Ted Cruz and the DOTCOM Act

Ted Cruz has really been growing on me. As I’ve tweeted out, I hope Trump supporters will give Cruz a look. The momentum behind Trump is due to his outspokenness about some issues (mainly immigration) that resonate with conservatives. He says things that many conservative voters are thinking, yet Republican politicians are afraid to say for fear of alienating Latino voters.

As those who are paying attention are no doubt aware, Cruz is also standing up for conservative principles. He’s no friend to the establishment leadership, which is credit in my book by that fact alone. He called Majority Leader Mitch McConnell a liar on the Senate floor just a little while ago. I recommend watching this:

While that does warm my heart to see, there is other evidence of Cruz’ bonafide conservative values. His speech on the Senate floor today was nice, but I’m sure it was politically calculated, as well. He knew (or hoped) that it would make its rounds on conservative platforms and social media, and it is indeed doing so. But he’s also been fighting for less well-publicized causes.

Take the DOTCOM Act.

I’ve been following this piece of legislation for a while now because it has to do with my work, but I’d be willing to bet most Americans haven’t heard of it and wouldn’t understand it. Essentially, it deals with the fate of an organization called ICANN.

ICANN is a nonprofit organization charged with several duties related to maintaining the Internet, simply stated. One of its jobs is to manage Internet namespaces, so it’s the one responsible for the recent suffix additions like .sucks and .xxx. There has been a fair amount of backlash from high profile individuals and companies who have felt compelled to buy the rights to domains that could be used to deceive or to attack them – perhaps something like ParisHilton.xxx or Amazon.sucks.

As an aside on that, ICANN appealed to the FTC to help them out on that. It asked if the FTC would consider investigating whether domain names used to harass or extort could be considered illegal and whether the suffixes in and of themselves were a bad idea.

The FTC responded back that they had already, prior to the release of those suffixes, warned that they were a bad idea. So this is on ICANN.


Anyway, competence.

For a while now, the Obama administration and Democrats have wanted to free ICANN from U.S. oversight. The way things are right now, ICANN is contracted by the Department of Commerce. Basically, the U.S. government protects the Internet and ensures ICANN doesn’t adopt some oppressive policy pushed by Russia or China, for example. But Democrats say the Internet should belong to everyone. The U.S. doesn’t need to guarantee a free and open Internet! Thus, ICANN was instructed to develop a plan to transition to a multistakeholder approach, meaning that it would be overseen by…someone, but not the U.S. government.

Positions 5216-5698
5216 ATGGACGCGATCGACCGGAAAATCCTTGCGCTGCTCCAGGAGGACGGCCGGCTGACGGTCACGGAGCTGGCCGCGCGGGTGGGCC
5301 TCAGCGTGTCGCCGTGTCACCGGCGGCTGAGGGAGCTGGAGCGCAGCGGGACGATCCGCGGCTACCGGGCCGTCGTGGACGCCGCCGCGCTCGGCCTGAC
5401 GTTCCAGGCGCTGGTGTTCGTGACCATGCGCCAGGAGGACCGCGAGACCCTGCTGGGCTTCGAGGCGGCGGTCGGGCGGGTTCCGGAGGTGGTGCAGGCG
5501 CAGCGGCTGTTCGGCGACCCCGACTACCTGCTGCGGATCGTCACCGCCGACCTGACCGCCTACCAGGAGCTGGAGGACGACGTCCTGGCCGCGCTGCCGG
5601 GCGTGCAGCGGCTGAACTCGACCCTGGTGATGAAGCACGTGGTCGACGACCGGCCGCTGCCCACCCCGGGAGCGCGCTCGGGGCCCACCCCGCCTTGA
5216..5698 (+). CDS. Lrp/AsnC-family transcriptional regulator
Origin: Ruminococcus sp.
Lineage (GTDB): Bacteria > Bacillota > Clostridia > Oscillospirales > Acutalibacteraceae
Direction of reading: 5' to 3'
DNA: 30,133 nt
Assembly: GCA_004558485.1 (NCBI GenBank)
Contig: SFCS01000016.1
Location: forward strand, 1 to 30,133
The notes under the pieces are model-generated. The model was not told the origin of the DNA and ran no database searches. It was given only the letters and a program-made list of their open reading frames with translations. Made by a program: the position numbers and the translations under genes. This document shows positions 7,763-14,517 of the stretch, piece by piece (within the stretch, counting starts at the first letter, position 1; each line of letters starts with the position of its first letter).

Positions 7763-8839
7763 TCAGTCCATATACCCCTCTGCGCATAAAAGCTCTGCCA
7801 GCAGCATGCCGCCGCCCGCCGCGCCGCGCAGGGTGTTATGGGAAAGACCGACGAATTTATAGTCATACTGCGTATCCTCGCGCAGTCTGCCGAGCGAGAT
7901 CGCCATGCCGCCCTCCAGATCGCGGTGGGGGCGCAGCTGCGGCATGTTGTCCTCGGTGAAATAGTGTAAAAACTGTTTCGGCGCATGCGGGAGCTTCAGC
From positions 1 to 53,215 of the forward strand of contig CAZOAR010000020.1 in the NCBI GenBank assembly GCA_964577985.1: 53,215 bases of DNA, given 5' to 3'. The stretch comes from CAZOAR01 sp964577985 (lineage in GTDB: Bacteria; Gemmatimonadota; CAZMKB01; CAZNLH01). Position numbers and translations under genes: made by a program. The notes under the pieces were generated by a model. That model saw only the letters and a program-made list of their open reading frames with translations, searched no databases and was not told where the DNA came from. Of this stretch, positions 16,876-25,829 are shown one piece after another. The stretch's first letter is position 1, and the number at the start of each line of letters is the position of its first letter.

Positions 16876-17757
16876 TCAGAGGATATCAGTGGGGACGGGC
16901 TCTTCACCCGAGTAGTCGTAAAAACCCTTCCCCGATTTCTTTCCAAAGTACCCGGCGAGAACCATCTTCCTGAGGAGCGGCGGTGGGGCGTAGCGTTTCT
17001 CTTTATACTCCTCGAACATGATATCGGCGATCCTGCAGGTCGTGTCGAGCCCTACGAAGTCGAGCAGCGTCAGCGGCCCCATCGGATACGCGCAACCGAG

To their credit, Republicans blocked this transition in a spending bill this year, basically saying that no funding would be allowed for such a change. The contract between the Department of Commerce and ICANN must be renewed this year. Commerce acknowledged Congress’ action and said it would comply. However it did not tell ICANN to stop planning. Rather it just said the timeline had changed.

Now, in the interest of “getting things done,” the Republicans have forged a bipartisan bill with the Democrats. This is called the DOTCOM Act. Essentially, it says that once ICANN and the DoC come up with a plan to transition ICANN away from U.S. oversight, Congress has can review it. If they don’t take action within 30 days, the plan will go through. So it is almost exactly the same as the shitty Iran deal we are going to be stuck with now, since Republicans cannot muster enough votes to block a Dem-backed measure and overcome a presidential veto.

Cruz knows this. He tried to introduce an amendment to the bill which would require Congressional approval for such a plan rather than Congressional action to block it.

“If my amendment is not adopted, here’s a look into what will happen: The report will be submitted to Congress. Thirty legislative days will pass. Congress will do nothing,” he said.

He’s right, of course. But the GOP leadership is opposed. So his amendment failed, and Cruz put a hold on the bill, which will delay it for a time. He’s trying to add the amendment to an unrelated spending bill right now, but McConnell won’t let him.

Too much of Congress is corrupt and/or stupid. I can’t fathom why the Republicans would get on board with such a crappy piece of legislation, other than to fuel this perception that “we’re getting things done.” Doesn’t matter if what you’re getting done is destructive, badly-written policy. At least it’s getting done, right?

But what this shows me is that Ted Cruz is fighting for conservative principles, even over pedantic and low-visibility issues like the DOTCOM Act. Sure, he’s a politician, and a lot of what he does is surely politically-motivated and calculated. But if you’re going to support a crook, you may as well support one who has the will to fight for your values.





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